Huge OLO changes (updated)

Huge! My friend Patrick Parisot is the new Principal Secretary in Michael Ignatieff’s office, and that is a huge score for the Liberal leader.  Patrick will be a huge asset on both the Quebec and comms files, where help is needed, hugely.

I like the word “huge.”  It is huge.

And, yes, it is hugely possible that I am losing my mind.

UPDATE: I, too, like Mike. Better.

Sindi Hawkins

My family is very sad to hear that Sindi has passed away. She was one of my Dad’s students, and he was so proud of her and her accomplishments.  When I was in B.C., Sindi and I worked together on the ’96 campaign – and she was a big supporter when I made my losing bid for the federal seat in North Van.

R.I.P., Sindi, and our condolences to your family.  You were a fighter.

Today in Parliament (and the Hill Times)

I’ll be on CBC-TV’s Power and Politics this evening with my pals Monte Solberg and Brad Lavigne, talking about the return of Parliament.  Here’s some of the stuff I may say, taken from this morning’s Hill Times:

KINSELLA: I want to believe Tim. I really do. But here’s the problem: on the evening of Sept. 15, I am reliably informed—when a minority of churlish Ottawa scribes were cackling about the departure of my friend Kory Teneycke—an interesting conference call took place.

The conference call involved senior folks within the Conservative Party. These folks were told to be prepared for an election call that could come as soon as Oct. 1. I shit you not.

The fact that this call took place at all is perplexing. For example, the polls suggest there is a rather excellent chance that the Harper Reformatories could, well, you know, lose the election. I mean, call me crazy—and plenty do—but why would evil strategic genius Stephen Harper do something as unstrategic as that?


The tall foreheads within the Conservative Party—and there are some—fear a number of things. First and foremost, they fear the economy getting worse again. The jobs’ numbers, the housing numbers, and the grim economic data emanating from the U.S. portend that bad times may be here again.

Secondly, the Reformatory brain trust— an oxymoron, I know, but bear with me— fear further slippage in public opinion polls if they wait too long. The Great Summer of 2010 Census Debacle—which should have never become as big a deal as it did— showed the Conservatives that the country is growing weary of their modus operandi: nasty, brutish and short-sighted.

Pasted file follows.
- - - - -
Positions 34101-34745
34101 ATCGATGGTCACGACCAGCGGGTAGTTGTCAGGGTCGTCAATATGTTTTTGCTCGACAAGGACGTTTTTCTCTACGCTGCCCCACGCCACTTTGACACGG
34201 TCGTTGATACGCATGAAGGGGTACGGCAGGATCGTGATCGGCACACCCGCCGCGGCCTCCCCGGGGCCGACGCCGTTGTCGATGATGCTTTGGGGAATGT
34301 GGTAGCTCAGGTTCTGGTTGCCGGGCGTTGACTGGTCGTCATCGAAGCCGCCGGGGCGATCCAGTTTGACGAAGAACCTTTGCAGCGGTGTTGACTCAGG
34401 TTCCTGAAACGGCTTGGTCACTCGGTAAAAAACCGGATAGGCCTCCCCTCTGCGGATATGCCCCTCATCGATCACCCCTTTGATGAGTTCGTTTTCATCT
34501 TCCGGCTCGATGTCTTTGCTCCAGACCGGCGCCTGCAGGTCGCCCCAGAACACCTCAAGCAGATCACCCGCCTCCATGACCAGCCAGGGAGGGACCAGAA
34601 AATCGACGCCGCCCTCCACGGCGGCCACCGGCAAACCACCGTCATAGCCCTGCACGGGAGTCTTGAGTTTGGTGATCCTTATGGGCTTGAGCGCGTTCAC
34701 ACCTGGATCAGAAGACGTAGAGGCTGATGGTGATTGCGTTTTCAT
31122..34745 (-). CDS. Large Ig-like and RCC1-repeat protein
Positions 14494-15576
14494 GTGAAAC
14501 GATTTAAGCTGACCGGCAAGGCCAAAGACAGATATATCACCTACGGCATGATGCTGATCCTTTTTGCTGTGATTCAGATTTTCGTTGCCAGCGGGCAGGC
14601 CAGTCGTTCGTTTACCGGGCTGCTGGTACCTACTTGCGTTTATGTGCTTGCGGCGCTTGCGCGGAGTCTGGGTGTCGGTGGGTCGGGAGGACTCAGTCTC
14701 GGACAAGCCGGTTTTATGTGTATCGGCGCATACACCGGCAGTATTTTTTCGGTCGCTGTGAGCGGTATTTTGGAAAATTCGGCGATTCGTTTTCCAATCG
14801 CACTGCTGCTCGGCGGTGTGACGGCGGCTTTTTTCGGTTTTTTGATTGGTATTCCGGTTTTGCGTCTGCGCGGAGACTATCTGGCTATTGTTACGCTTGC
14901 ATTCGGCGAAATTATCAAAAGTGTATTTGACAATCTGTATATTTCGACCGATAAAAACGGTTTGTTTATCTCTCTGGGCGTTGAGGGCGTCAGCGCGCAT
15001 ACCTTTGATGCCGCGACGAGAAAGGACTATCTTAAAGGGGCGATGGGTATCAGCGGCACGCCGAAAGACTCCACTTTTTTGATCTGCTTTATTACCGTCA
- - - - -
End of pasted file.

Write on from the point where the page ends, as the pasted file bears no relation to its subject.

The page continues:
Thirdly and finally, I believe the Conservative Party has started to fear Michael Ignatieff. His summer long bus tour was not the unmitigated disaster they had hoped and predicted it would be. Instead, the tour revealed the Liberal leader to be rather adept on the hustings, with a manner that increasing numbers of voters were warming up to.

That all said, do I believe that an election is imminent? God knows.

But it sure is fun to endlessly speculate about it with my buddies Powers and Lavigne in the pages of The Hill Times!

Last Saturday of the Summer bits and pieces

  • Leitch in, Guergis out: I worked with Dr. Kelly in the 2003 John Tory mayoralty campaign.  She’s brainy, driven and intense: I don’t recall her being much of a social conservative, either.  She’ll be a formidable opponent, to be sure, but with Guergis running as an “independent conservative,” you can easily formulate a scenario where the Liberal candidate comes up the middle in what is a traditionally yellow-dog Tory seat.
  • Apology and retraction: Res ipsa loquitur. As a matter of law, such retractions/apologies may mitigate damages, but they don’t necessarily always extinguish same.  Stay tuned on this one.
  • Power and Politics: I’ll be on Evan’s show on Monday, which will be a lot of fun.  With my friend Tom Clark gone – and with my other friend, Kory Tenecyke, also gone from the political scene for the time being –  Evan’s show will dominate political TV for the foreseeable future.  Tune in if you can.
  • When in a hole, stop digging: One of the things that drives me bonkers is the won’t-die notion that Stephen Harper is The Master Strategist©.  He isn’t. He isn’t! To wit: he needs women voters to get his lusted-after majority.  So what does he do?  He persists in bitterly flailing away at the long-gun registry, thereby reminding women – urban and rural – why they should never, ever vote for him.  To suggest that he always shoots himself in the foot is obvious, metaphor-wise. But it fits.